Creating a Website Design Brief
The start of any major project can be intimidating and daunting. All of a sudden we get impulses to clean our office space, sort out business cards alphabetically, clean the top ledge of the cabinet that has been collecting dust for two years, load that app on your phone that you haven’t played for a year because all of a sudden you remember how much you loved that game (I recommend stick tennis), the list goes on.
For a lot of people, the thought of creating a new website will definitely create this feeling that can be overwhelming. The answer to calming the nerves and providing a great starting point for the creation of a new website is in creating a website design brief.
What is a Design Brief?
A website design brief or creative direction brief is an overview of the look and feel of a new website. It gives a website designer what they need in order to come up with designs that are on target and on strategy.
The information sourced for the design brief will be collected from initial meetings highlighting the needs, opportunities and requirements of a new website, responses from a discovery questionnaire and reviews of your current website and of your peers.
The design brief is one of a number of planning documents we use for planning a new site. The other documents are the technical brief (sometimes called the Architecture, Requirements and Definitions, or ARD plan by our team), the content strategy, the sitemap and wire frames when necessary. We'll talk about each of these other items in future blog posts.
The categories of what goes into a design brief will alter depending on your business or company, an e-commerce site will have different objectives than a not-for-profit company website, however, the following headings are what we typically include when creating a design brief:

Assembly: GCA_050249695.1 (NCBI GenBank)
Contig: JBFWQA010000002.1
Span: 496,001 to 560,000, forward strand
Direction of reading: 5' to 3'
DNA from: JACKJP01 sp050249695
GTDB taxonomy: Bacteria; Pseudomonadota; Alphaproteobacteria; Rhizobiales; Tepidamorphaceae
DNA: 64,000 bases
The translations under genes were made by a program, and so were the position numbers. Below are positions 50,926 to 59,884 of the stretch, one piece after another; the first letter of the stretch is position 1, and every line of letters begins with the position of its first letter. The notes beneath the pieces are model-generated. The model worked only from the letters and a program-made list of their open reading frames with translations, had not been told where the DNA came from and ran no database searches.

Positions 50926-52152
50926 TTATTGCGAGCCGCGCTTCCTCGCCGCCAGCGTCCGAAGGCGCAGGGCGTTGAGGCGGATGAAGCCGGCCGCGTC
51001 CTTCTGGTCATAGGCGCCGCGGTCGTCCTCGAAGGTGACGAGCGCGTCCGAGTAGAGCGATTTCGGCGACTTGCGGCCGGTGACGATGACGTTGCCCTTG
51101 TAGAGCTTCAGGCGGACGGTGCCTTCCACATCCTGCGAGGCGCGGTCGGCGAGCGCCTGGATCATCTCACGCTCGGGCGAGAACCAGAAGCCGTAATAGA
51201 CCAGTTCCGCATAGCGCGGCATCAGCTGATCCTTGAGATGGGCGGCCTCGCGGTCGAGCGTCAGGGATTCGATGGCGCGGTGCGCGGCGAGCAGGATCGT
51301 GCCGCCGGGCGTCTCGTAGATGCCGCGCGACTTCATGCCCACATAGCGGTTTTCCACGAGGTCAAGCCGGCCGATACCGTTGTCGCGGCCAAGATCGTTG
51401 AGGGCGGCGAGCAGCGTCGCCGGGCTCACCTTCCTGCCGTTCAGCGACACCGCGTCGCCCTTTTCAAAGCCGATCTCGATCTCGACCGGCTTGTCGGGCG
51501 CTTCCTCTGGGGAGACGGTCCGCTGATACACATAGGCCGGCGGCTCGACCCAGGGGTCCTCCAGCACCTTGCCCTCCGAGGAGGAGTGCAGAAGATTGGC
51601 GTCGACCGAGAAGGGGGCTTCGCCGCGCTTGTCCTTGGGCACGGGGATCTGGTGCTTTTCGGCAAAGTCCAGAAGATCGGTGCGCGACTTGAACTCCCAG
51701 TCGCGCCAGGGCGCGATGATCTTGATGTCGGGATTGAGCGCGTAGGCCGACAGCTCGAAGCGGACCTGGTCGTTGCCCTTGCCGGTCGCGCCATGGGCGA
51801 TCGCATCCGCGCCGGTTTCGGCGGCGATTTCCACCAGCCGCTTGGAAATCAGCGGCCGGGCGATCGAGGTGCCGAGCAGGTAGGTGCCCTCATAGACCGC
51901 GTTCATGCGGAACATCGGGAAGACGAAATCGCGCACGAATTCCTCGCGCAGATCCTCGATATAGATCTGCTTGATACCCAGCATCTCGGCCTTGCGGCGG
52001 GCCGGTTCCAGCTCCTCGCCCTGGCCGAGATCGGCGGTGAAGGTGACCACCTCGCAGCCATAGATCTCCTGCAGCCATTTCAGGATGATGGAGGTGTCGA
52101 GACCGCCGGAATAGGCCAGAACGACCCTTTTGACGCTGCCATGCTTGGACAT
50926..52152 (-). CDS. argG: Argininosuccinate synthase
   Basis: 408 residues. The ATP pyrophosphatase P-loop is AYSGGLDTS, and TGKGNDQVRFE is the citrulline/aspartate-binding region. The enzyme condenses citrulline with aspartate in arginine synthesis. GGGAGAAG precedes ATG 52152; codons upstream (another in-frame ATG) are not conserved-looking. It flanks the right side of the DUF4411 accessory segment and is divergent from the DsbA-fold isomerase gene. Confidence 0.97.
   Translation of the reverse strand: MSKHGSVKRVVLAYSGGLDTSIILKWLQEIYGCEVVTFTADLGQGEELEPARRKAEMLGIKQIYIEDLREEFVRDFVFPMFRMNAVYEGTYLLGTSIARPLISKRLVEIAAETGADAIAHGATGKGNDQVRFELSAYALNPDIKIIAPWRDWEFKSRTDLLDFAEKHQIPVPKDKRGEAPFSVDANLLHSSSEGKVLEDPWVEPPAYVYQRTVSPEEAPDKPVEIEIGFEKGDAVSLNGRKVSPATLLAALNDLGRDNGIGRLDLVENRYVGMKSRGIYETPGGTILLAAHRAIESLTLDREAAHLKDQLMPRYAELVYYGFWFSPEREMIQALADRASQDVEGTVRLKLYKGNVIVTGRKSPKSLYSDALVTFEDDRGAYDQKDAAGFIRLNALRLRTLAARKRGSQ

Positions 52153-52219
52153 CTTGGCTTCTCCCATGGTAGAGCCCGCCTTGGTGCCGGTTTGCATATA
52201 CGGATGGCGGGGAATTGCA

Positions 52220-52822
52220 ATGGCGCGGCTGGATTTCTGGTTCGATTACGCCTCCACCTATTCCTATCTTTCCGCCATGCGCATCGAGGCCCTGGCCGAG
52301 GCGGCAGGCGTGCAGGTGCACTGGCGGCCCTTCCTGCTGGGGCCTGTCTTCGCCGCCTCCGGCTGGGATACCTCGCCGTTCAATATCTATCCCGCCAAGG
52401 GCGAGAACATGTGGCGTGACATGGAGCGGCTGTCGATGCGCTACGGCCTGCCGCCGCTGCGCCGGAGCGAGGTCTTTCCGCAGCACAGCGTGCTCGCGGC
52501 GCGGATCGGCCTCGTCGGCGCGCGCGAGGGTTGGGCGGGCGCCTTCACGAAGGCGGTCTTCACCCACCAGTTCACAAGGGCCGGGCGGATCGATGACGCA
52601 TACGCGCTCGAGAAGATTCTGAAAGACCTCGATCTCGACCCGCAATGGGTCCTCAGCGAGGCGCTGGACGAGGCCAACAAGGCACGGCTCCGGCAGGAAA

- Purpose of Brief – quickly clarifies the purpose of the document to readers, so they understand this is not the technical brief or sitemap
- Website Objectives – a list of the main objectives that you want the website to achieve.
- Website Audiences – describe the primary audience, and secondary audiences.
- Website Key Messaging – messaging that should “whack website visitors over the head” when they arrive at your site.
- Conversion Goals – what do you want your primary audience members to do when visiting the site?
- Homepage Inventory – create a list of what will likely be included on the homepage
- Creative/Design Direction – define visual branding considerations, imagery to be used in the site, font style, size and colors and background colors.
- Mood/Feelings – list adjectives that you want associated with your new website (trustworthy, secure, people-oriented, etc.). If the project is worthy, create a mood-board that will direct the design of the site
You will notice that discussion of functionality and navigation are missing from this list. Again, this is because those are items best attacked using separate technical briefs, sitemaps and wire frames.
What are the Benefits of Creating a Design Brief?
It is a great start when you have decided to create a new website. No more procrastinating and thinking about what to do and how to do it. You now have direction and can get moving. By outlining the goals of how you will incorporate design into your website, you have also created a document that will have you ready for your next steps. The design brief should always be referred to during each stage of development to ensure that the goals are being met and the project is on target. It is a great reference point and keeps everyone on track.
By the way, a variation of this document is also used for internal websites, mobile sites, web apps and digital presentations.
We believe that creating a design brief at the outset of any website project is imperative in laying the foundation for success. It ensures that all our team members understand the goals of the project and that our clients have had the opportunity to articulate what it is they want their site to achieve. So if you have made the decision to create a new website and you’ve found yourself trying to get three stars in ALL levels of Angry Birds…put the phone down and start your design brief. You won’t regret it!